Last night, the NCAA forced a girl to take second place simply because her opponent was male.

In a race where female swimmer Emma Weyant should have won, Lia Thomas – a male who identifies as female – was instead crowned winner in a national women’s swimming championship.

And the rest of this weekend, he’ll have two opportunities to claim additional women’s titles.

Please ask the NCAA to reverse course and protect female athletes.

This is a reminder of why states across the nation need to Save Girls’ Sports through college! So far, eleven states have passed laws protecting female athletes — including six with protections through college. More must follow suit.

It’s no secret that males have athletic advantages over females. Some of these advantages include greater muscle mass and greater cardiovascular capacity – plus apparent advantages like height.

That’s one reason women have their own sports competitions in the first place.

When female athletes are forced to compete against male athletes, they lose out on scholarships, titles, and career opportunities simply because of their biology.

Ultimately, they lose out on fairness and the opportunity to enjoy a truly competitive environment.

Girls across the country should be able to count on fair athletic contests. But when males are allowed to compete in female contests, the competition can be over before it begins.

That’s why we’re asking you to join us in sending messages to the NCAA asking for fair competition for female athletes. Your message will be delivered directly to NCAA leadership. They need to hear from you.

It’s time to give girls their lane back. Please ask the NCAA to ensure that girls’ sports are just for girls.

Standing with you,

Meridian Baldacci
Director of Strategy

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Dear  Friend,

This week, Lia Thomas, a biological male, will compete in the women’s NCAA National Swimming Championship. He has already won events at the Ivy League Championships, and now he has his eye on the National Championship.

This is a crisis moment for women’s rights.

Growing up, I watched my sister become a world-class softball player. I watched her toil in early mornings, late nights, two-a-day practices, and long tournaments away from home. I watched my family sacrifice time, money, and opportunities for her to achieve her dream of playing softball in the NCAA Tournament. She, and we, did all this because she loved to play—she was at her happiest when her bat connected with the ball for a homerun. And even though she is a successful professional in the workforce now, I know she misses playing every day.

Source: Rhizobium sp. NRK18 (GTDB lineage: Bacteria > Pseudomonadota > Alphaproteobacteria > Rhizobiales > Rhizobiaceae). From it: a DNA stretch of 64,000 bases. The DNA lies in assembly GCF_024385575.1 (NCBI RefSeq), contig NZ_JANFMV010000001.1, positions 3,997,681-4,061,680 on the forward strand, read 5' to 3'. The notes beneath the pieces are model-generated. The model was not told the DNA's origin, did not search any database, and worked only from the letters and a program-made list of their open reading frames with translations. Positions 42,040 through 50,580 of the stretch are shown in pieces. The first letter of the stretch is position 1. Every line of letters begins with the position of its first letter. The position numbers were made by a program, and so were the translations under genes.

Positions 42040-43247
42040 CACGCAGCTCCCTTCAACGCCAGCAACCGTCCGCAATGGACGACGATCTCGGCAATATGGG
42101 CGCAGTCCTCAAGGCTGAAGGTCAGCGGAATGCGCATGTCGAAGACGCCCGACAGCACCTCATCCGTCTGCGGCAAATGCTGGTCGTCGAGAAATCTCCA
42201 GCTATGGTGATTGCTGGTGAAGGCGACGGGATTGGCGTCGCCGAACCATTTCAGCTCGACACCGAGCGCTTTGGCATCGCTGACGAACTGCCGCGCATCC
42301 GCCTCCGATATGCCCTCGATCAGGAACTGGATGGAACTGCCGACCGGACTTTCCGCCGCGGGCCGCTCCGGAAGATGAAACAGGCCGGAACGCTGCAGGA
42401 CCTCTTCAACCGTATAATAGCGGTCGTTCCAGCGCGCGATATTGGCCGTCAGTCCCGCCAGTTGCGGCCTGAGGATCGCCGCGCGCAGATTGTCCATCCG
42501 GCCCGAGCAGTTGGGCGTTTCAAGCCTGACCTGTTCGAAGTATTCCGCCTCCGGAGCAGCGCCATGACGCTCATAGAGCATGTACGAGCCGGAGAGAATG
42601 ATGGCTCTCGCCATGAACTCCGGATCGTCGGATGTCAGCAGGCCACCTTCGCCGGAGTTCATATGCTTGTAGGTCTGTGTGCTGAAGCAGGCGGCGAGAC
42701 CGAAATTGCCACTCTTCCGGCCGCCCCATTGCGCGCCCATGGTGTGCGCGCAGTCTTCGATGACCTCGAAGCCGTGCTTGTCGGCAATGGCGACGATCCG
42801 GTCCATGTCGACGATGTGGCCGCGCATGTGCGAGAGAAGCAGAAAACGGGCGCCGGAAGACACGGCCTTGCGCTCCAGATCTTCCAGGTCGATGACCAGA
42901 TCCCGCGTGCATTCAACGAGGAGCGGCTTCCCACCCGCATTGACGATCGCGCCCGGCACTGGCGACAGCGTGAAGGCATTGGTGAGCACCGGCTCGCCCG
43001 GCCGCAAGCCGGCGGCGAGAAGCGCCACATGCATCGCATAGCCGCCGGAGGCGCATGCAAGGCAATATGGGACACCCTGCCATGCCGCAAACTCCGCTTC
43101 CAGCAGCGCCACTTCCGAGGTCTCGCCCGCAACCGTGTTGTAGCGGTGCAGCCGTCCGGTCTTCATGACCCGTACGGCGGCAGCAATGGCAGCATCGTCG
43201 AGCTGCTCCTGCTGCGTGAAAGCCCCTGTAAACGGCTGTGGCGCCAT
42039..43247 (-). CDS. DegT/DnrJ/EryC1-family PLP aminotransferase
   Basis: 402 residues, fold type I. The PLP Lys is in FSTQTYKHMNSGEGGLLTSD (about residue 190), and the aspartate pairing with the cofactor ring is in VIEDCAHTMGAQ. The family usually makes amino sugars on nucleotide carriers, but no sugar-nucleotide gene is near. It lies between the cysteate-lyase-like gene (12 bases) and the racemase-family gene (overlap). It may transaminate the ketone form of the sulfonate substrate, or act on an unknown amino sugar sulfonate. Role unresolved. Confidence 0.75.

She, and so many other women like her, represent a crowning achievement of the fight for women’s rights. Thanks to Title IX and the hard work of women in generations past, girls and women have equal opportunity in education and athletics.

Now, the NCAA is putting all of those opportunities at risk.

We need your help to protect women and girls.

The reality is that males, particularly men who have gone through puberty, retain significant physical advantages over women even after hormone treatment. And in college sports, where the competition is tighter and the margins slimmer, those advantages mean the difference between winning and losing.

When Lia Thomas competed with men, he was ranked below #400. Now that he competes against women, Lia Thomas is ranked #1.

This is why we are raising our voice loud and clear: women’s sports should be just for women.

The American people agree: in a Gallup poll last year, 62 percent of U.S. adults thought that “transgender athletes…should only be allowed to play on sports teams that match their birth gender.” Another poll from Morning Consult and Politico found a similar result.

Family Policy Alliance is standing for the rights of young women to pursue their athletic dreams, and for a level playing field as they pursue scholarships, championships and even career opportunities.  Since the launch of our #SaveGirlsSports campaign in 2020, six states have passed laws that protecting female athletes all the way through college; states like Arizona, Kentucky, Oklahoma, Tennessee, Louisiana, and Missouri all have the opportunity to pass similar bills protecting female college athletes this year.

Your partnership with Family Policy Alliance helps make this possible.

The bottom line is this: Lia Thomas will probably win the National Championship events he swims in—but even if he doesn’t, he will have taken the place of a deserving young woman who’s worked her whole life for the dream of being there and standing on a podium. A woman like my sister – or like your sister, or wife or daughter – or even like yourself.

Let’s turn the tide.

Thank you for partnering with us to protect the rights and dreams of our girls!


Joseph Kohm

Joseph Kohm signature

Joseph Kohm III
Public Policy DIrector

P.S. The Left wants this moment to mark the beginning of a trend. But we know that it should be a wake-up call to protect athletes across the nation. Will you help make that reality?